Striking doctors threaten to shut down medical training schools

Medical students during a practical lesson. FILE PHOTO | JARED NYATAYA
Medical students during a practical lesson. FILE PHOTO | JARED NYATAYA  

All medical schools in the country shall remain closed until the doctors’ impasse has been resolved, striking medics have said following unsuccessful negotiations with President Uhuru Kenyatta.

The Kenya Medical Practitioners, pharmacists and Dentists Union (KMPDU) had earlier warned that activity in all the nine medical schools will be shut by January 10 if the government would not have implemented the July 2013 collective bargaining agreement (CBA).

“If there was really any need for an additional reason to end the strike, this is another one of them,” said KMPDU official Prof Elijah Ogolla while addressing journalists Friday.

“We reiterate that the basic document for negotiations is the CBA and we request the authority to accept it. Once done then the matrix of implementation can be negotiated but I don’t think the idea of negotiating outside the CBA is negotiable,” he added.

The statement, which was issued this afternoon, comes after the doctors declined President Uhuru Kenyatta’s 40 per cent salary hike offer given to them after a meeting in Mombasa on Wednesday.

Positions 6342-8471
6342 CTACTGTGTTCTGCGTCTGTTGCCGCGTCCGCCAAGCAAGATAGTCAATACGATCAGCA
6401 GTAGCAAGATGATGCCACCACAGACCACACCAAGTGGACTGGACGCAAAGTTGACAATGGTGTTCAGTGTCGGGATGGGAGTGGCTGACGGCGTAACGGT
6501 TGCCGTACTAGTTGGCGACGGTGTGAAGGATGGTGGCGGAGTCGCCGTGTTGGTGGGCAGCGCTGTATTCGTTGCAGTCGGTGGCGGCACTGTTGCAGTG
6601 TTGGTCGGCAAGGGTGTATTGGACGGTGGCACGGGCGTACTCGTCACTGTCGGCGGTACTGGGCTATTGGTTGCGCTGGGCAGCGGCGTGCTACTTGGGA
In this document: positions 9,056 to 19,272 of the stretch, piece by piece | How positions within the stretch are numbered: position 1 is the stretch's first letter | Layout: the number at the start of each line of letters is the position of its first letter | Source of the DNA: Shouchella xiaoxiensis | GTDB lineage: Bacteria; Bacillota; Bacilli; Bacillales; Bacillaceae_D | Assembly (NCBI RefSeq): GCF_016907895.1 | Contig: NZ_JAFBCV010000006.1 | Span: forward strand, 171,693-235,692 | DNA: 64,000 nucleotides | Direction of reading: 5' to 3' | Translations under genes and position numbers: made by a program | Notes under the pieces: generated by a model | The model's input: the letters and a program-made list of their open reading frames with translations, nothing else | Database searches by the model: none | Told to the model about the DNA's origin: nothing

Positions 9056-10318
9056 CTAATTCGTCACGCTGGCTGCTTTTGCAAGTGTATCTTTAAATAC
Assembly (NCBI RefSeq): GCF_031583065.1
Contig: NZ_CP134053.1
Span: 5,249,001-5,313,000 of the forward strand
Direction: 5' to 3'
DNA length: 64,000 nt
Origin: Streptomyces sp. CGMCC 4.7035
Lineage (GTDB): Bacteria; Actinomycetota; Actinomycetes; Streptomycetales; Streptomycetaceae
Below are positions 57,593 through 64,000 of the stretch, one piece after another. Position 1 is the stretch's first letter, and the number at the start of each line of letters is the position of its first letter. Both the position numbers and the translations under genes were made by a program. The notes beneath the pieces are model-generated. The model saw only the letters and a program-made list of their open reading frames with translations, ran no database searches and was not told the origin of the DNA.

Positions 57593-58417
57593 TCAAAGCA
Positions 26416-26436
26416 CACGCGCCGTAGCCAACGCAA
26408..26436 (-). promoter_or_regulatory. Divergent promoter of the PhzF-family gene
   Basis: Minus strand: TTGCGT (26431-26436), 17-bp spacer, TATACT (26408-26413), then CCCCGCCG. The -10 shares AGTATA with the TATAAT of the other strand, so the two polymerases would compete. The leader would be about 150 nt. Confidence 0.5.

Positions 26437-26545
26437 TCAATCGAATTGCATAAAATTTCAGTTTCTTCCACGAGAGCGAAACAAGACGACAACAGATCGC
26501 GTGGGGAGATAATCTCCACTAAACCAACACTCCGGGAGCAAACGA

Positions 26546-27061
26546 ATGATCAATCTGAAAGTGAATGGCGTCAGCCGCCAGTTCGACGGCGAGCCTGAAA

There are currently eight registered and approved public medical schools and two private facilities. One of the private medical schools, however, is yet to be approved.

The nine approved public medical schools include the University of Nairobi College of Health Sciences, the University of Nairobi Dental School, Moi University School of Medicine and Moi University School of Dentistry.

Others in this category medical schools under Kenyatta University, Egerton University, Jomo Kenyatta University of Agriculture and Technology (JKUAT) and Maseno University.

The private facilities include the Aga Khan University Teaching Hospital and the Uzima University College - which is a affiliated with the Catholic University of Eastern Africa (CUEA) but is still being constituted.

“We only have 700 doctors yet to finish school and have to go through compulsory internship afterwards. Even when they finish they are joining us in the strike. Government needs us and that is why they are panicking,” said KMPDU secretary-general Dr Fredrick Oluga.

The offer tabled by government would see the least-paid doctor take home a monthly salary of Sh196,989, up from the current Sh140,244. The pay rise would include allowances offered to the doctors in various job groups.

The doctors demanded, however, that the government meet their demands including annual training of specialist doctors, research funding and internship programmes besides a 300 per cent salary increase.

The Treasury and the Public Service Commission will have a status update on the doctors' strike from 3 p.m. Friday at the Treasury Building.